Opinion

Living and breathing my China challenge: part two

Follow 2013 Nursing Standard nurse of the year Matthew Hodson as he continues his trek along the Great Wall of China

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Day 4: Tuesday April 22 2014

Gubeiko to Jinshanlin

After another breakfast of fried egg and toast (the bread was very sweet) we boarded the bus for a quick 20-minute drive to just outside the village of Gubeikou. Here we started with our now traditional daily stretches and walked through the local village and farmland, where we met many of the local people.

The temperature by now had warmed up considerably, and as we approached the path taking us alongside an unrestored yet well-preserved section of the wall, we were able to stop and take a breath and a much-needed rest.

I was surprised by the sheer challenge of climbing various sections of the wall. They were varied and very steep in parts but, motivated by the friendships we were making, we supported one another. Everyone on the trip raised funds for a number of different charities, and some inspiring stories were shared.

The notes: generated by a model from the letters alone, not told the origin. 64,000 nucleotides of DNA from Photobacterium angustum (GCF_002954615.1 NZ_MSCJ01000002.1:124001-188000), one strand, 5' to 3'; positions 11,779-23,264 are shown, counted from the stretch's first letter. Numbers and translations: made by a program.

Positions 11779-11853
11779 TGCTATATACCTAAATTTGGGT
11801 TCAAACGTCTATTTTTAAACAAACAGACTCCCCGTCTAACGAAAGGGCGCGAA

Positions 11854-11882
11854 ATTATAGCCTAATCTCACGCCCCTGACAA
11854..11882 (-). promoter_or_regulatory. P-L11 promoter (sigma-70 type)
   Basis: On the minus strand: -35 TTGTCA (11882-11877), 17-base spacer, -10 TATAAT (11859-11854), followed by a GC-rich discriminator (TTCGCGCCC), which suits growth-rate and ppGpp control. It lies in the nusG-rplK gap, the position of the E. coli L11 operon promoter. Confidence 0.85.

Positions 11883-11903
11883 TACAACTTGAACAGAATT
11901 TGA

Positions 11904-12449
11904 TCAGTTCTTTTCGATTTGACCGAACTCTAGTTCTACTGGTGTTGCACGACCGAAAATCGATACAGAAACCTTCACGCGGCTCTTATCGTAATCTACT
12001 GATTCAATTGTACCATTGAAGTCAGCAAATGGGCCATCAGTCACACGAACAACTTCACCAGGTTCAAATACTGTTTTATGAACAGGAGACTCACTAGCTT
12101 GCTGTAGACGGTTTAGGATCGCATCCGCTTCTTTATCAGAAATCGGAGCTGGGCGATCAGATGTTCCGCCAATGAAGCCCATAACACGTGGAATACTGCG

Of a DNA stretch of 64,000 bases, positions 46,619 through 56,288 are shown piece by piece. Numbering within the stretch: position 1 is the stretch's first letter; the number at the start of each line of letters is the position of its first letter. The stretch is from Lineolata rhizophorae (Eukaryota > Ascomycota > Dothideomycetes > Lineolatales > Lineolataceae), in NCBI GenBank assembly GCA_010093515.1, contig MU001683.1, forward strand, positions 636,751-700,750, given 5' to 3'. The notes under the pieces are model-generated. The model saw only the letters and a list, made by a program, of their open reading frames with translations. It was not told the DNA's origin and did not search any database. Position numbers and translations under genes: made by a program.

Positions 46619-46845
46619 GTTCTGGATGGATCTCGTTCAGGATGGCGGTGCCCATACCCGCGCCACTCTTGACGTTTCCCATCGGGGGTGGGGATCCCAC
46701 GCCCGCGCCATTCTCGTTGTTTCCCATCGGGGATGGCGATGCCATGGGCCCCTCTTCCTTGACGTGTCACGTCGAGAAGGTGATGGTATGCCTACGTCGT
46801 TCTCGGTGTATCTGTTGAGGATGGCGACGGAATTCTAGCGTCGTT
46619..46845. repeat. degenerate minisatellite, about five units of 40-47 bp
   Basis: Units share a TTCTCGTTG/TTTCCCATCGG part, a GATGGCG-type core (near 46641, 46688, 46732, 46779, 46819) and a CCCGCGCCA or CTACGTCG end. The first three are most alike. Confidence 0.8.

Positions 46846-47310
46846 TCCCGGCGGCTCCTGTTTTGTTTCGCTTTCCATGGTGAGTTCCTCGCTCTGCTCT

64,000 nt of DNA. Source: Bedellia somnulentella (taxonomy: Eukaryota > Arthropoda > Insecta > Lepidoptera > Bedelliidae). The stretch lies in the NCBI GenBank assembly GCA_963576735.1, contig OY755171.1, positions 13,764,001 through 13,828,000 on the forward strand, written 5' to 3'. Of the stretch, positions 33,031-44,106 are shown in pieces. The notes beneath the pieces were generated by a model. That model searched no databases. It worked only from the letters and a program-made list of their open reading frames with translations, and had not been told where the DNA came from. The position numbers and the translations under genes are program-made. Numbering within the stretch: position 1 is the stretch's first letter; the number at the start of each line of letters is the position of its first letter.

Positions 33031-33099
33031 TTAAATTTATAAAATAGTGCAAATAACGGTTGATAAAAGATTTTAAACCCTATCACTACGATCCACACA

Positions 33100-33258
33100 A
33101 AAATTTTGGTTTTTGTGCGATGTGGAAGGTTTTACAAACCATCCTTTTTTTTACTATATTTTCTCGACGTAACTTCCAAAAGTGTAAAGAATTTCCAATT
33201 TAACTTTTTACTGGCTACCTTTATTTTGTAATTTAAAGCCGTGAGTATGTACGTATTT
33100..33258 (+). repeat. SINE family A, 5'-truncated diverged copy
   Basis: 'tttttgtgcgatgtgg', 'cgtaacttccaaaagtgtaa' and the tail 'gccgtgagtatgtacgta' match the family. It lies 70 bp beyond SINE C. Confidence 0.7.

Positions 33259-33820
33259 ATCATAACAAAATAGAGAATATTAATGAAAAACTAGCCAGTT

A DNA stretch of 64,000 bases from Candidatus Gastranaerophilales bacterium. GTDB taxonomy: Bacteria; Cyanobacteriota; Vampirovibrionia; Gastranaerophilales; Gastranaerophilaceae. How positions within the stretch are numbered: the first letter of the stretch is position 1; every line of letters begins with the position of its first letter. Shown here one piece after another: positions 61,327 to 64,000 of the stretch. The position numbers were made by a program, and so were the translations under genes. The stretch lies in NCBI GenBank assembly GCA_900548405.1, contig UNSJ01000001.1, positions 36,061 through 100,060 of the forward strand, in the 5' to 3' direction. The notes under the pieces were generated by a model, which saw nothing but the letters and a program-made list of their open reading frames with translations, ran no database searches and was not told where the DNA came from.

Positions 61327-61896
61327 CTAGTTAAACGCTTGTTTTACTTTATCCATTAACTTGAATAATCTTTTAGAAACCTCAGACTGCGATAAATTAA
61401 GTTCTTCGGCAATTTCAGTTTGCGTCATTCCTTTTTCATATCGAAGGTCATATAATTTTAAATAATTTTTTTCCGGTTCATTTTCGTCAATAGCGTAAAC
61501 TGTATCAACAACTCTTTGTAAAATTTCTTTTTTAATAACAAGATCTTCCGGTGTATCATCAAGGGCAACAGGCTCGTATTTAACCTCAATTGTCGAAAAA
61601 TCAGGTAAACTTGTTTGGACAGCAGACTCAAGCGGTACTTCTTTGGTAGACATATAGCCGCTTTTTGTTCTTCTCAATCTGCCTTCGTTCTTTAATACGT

As we climbed we came to a section of what appeared to be almost brick-like construction and dated back to the Qing Dynasty – the last dynasty to rule over this vast land. We followed a track down into the valley, with rolling countryside and lush green trees. The blue skies were above us, but the heat was at times unbearable for some. In order to skirt a Chinese military post we had to divert and follow dirt paths through some trees and undergrowth before rejoining the wall again.

At this point there were a number of steep sections and we helped one another out with words of encouragement and support, always regrouping as others marched on in the blistering heat. As for me, I was starting to tire and my feet were throbbing, but I was motivated by the stunning views of the Great Wall snaking along the hilltops. These views kept us going whenever we found it tough.